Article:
United States District Court, N.D. Texas, Fort Worth Division
OPINION AND ORDER
R. MEANS, UNITED STATES DISTRICT JUDGE.
the Court is a Petition for a Writ of Habeas Corpus under 28
U.S.C. § 2241 filed by petitioner Rogerio Matanco, then
housed in FCI-Seagoville in this district. Respondent
Underwood filed a response with an appendix. (Resp. (Doc.
10); App. (Doc. 11-1).) After considering the pleadings and
relief sought by Petitioner and the applicable law, the Court
concludes that the § 2241 petition must be
DISMISSED for lack of jurisdiction.
BACKGROUND/CLAIM FOR RELIEF
Rogerio Mata was convicted in this Court in cause number
4:11-CR-192-Y on one count of conspiracy to possess with
intent to distribute a controlled substance, in violation of
21 U.S.C. §§ 846 and 841(a)(1) and (b)(1)(C). (App.
(doc. 11-1) at 3 7.) On September 19, 2012, this Court imposed
a sentence of 218 months' imprisonment, to run
concurrently with state charges in case numbers 122547D,
1221558D, and 1221549D in Criminal District Court No. 2,
Tarrant County, Texas. (Id. at 4.) Mata did not file
a direct appeal.
2014, Mata filed a motion that the Court construed as a
motion under 28 U.S.C. § 2255, but when he failed to
respond to a Court order, that § 2255 motion was
dismissed without prejudice. See Mata v. United
States, No.4:14-CV-568-Y (N.D. Tex. Orders entered July
23, 2014, and September 18, 2014). Mata then filed a motion
for reduction of sentence under 18 U.S.C. § 3582(c) in
the criminal case, which was granted, and his sentence was
reduced from 218 months to 174 months. See United States
v. Mata, No. 4:11-CR-192-Y (N.D. Tex. April 25, 2016).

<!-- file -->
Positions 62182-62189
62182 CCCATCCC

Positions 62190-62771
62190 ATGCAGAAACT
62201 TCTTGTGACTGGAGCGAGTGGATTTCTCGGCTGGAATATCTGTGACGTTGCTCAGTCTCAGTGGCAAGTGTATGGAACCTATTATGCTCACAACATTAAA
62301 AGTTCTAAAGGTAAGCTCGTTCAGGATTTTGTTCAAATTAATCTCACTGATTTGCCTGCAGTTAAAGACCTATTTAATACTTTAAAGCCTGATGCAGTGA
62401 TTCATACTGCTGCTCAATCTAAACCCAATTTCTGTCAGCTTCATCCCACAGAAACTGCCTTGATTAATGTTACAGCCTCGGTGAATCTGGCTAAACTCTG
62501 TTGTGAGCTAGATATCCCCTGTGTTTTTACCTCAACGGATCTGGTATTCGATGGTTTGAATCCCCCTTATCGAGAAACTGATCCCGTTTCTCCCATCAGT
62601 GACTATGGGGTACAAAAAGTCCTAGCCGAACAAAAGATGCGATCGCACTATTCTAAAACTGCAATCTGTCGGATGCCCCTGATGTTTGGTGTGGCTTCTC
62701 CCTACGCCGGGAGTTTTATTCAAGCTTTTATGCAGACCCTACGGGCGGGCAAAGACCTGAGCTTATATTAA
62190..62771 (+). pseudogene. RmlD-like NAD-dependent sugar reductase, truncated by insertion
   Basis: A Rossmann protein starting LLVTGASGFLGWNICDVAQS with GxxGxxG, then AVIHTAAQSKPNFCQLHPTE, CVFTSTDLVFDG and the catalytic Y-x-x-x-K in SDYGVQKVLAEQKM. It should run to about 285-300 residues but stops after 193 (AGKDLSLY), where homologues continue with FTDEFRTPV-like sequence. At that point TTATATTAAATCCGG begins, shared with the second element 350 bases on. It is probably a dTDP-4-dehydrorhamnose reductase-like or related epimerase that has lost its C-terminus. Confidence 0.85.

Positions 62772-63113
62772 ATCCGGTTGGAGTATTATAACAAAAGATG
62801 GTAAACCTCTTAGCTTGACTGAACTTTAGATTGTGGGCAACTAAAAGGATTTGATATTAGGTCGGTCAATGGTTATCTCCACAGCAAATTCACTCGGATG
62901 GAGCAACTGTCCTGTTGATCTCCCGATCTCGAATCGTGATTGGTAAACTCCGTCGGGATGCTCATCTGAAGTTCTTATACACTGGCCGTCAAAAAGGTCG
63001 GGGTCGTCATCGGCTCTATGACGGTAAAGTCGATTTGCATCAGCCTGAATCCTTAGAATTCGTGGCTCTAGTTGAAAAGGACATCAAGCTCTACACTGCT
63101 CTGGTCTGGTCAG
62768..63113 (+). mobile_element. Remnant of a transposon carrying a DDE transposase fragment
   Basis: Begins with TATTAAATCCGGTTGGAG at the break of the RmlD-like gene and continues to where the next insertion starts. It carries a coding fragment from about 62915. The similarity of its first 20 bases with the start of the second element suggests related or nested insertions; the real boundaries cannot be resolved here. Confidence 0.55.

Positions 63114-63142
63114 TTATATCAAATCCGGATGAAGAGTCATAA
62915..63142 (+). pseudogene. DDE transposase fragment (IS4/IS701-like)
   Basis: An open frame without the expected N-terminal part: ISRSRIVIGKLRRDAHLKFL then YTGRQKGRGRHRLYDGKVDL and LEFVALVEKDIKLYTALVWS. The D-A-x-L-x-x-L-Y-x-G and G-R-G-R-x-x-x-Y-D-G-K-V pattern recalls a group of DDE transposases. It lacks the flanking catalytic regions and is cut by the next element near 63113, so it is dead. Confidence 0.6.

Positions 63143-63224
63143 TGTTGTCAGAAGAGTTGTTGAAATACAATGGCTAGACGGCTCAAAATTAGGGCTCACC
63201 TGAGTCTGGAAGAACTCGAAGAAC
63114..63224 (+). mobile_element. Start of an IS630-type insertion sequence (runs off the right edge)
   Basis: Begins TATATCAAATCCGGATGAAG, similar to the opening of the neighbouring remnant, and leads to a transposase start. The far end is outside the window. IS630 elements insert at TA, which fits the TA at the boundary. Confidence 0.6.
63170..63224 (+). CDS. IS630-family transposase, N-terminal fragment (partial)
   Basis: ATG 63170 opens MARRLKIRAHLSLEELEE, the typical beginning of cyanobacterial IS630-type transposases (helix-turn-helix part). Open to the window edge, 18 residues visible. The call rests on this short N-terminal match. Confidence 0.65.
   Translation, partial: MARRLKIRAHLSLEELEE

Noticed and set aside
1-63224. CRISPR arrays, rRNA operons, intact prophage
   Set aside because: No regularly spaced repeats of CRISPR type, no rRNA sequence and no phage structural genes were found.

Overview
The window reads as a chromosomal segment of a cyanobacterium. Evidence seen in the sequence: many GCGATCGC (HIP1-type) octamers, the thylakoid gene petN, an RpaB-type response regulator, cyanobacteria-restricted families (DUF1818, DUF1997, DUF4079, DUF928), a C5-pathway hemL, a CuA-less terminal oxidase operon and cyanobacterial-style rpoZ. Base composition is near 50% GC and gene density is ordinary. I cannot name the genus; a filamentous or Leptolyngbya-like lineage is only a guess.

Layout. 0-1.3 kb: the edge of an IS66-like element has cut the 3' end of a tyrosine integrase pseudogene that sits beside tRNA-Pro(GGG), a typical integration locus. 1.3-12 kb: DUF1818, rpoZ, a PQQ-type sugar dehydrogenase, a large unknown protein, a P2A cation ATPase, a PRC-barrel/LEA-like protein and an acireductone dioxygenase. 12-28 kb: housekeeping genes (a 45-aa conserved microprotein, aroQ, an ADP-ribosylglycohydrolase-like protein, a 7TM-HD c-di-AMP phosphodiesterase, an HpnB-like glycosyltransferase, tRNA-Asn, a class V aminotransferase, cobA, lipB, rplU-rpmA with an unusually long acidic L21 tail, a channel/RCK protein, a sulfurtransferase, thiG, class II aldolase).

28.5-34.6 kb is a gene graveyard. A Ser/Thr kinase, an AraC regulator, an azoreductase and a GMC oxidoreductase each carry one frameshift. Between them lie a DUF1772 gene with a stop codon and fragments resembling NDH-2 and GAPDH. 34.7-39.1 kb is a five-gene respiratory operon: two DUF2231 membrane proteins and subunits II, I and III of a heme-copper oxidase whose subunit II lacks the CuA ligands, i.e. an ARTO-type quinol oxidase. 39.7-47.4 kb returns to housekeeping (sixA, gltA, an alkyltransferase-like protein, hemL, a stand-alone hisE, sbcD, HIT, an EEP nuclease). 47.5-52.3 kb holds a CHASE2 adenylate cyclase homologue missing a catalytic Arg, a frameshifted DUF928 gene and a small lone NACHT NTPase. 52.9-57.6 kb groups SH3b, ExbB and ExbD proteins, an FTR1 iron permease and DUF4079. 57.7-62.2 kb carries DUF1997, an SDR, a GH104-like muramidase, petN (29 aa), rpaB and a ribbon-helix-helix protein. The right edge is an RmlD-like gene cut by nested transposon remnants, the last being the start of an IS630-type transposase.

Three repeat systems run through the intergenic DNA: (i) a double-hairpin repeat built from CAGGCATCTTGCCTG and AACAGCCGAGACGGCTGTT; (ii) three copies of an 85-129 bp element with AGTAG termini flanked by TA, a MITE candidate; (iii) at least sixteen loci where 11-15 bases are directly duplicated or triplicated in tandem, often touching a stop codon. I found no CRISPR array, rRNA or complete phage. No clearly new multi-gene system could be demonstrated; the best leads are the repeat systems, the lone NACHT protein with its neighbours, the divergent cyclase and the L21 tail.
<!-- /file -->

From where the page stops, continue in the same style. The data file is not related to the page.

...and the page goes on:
Mata subsequently filed other § 2255 motions that were
consolidated and later dismissed with prejudice. See Mata
v. United States, No.4:16-CV-063-Y (consolidated with
No.4:16-CV-476-Y) (N.D. Tex. Nov. 8, 2017). On March 26,
2018, Mata filed a document in the criminal case styled
“Formal Petition under Title 28 U.S.C. § 2241 with
Consideration for Finding of ‘Actual Innocence' of
Sentence all upon Constitutional Claim over
‘Delivery' Enhancement toward Career Status.”
See United States v. Mata, No.4:11-CR-192-Y (doc.
644). By order entered April 25, 2018, the document was filed
in the above styled civil case as a petition seeking relief
under 28 U.S.C. § 2241. (Id. (doc. 645).) After
the issuance of a notice of deficiency, Mata filed an amended
form petition for relief under § 2241. (Am. Pet. (doc.
petition, Mata asserts that a career-offender enhancement he
received during sentencing in the underlying criminal case is
subject to a vagueness challenge, such that his sentence is
no longer valid as the result of recent case law. (Am. Pet.
(doc. 6) at 5-6.) Mata also claims he is actually innocent of
his sentence as imposed. (Id. at 8.)
motion under § 2255 provides the primary means of
collaterally attacking a federal conviction or sentence.
Jeffers v. Chandler, 253 F.3d 827, 830 (5th Cir.
2001)(per curiam)(citing Tolliver v. Dobre, 211 F.3d